North Carolina School of Science and Math
The failure frequency of pumps in astronomical applications is significant. Consequently, a pump with fewer moving parts could decrease the failure rate, allow more efficient replacement of broken parts, and decrease mission expenses. Peristaltic motion, a technique used biologically to propel fluids through the human digestive tract, can be mechanically mimicked to create a pump with few moving parts. The contraction of nitinol wires in sequence compresses a tube, forcing fluids forward. By using resistive heating and the structural properties of shape memory alloy crystals such as nitinol, this product can be integrated into electrical systems more easily, have greater control over fluid motion, and be subject to fewer mechanical failures. A novel development in the field of aerospace engineering, this product can be employed in a wide range of environments and conditions to meet the needs of specific customers.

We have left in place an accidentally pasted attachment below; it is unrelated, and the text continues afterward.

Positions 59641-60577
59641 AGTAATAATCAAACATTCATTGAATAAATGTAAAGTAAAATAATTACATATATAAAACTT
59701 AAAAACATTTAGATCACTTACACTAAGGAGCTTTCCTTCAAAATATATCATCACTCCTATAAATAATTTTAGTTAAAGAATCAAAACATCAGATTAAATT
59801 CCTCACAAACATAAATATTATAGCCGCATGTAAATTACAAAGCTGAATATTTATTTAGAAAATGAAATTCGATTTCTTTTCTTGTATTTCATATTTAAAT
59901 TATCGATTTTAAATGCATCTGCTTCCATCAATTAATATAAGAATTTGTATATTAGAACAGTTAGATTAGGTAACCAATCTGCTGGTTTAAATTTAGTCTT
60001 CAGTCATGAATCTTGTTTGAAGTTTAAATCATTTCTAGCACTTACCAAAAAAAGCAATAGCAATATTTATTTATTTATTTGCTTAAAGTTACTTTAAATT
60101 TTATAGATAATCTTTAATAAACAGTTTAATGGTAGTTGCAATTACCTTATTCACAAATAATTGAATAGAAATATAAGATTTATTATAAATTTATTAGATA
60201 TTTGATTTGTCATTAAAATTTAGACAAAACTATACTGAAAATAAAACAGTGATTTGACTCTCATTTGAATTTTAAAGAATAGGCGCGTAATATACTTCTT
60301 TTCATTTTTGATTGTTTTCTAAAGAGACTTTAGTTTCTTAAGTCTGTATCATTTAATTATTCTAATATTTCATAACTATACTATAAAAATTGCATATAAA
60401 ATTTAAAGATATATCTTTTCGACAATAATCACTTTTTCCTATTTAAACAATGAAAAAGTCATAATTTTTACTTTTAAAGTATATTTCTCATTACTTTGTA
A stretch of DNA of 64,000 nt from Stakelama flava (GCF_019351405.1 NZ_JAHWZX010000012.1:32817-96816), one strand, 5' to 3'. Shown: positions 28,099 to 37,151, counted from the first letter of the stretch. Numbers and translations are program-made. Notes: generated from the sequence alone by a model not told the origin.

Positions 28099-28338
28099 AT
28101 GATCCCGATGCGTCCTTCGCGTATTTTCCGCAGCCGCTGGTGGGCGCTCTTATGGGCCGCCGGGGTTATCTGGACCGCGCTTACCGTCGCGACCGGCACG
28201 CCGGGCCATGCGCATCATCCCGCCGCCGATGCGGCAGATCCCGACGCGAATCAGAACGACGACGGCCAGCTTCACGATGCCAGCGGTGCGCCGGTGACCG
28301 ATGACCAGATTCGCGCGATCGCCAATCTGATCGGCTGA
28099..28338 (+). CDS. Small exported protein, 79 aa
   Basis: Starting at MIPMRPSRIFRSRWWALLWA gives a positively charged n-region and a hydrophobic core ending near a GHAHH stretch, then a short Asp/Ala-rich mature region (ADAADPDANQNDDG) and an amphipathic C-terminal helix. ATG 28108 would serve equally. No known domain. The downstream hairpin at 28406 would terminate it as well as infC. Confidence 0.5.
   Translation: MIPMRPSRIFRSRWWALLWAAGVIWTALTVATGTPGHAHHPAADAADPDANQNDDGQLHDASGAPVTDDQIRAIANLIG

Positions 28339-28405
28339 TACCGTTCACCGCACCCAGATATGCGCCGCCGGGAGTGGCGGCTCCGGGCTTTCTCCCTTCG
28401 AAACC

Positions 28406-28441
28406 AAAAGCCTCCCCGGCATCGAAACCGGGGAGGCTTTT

The North Carolina School of Science and Math PowerPoint contains all the information about their project including a Functional Block Diagram, Storyboard and other information specific to their experiment.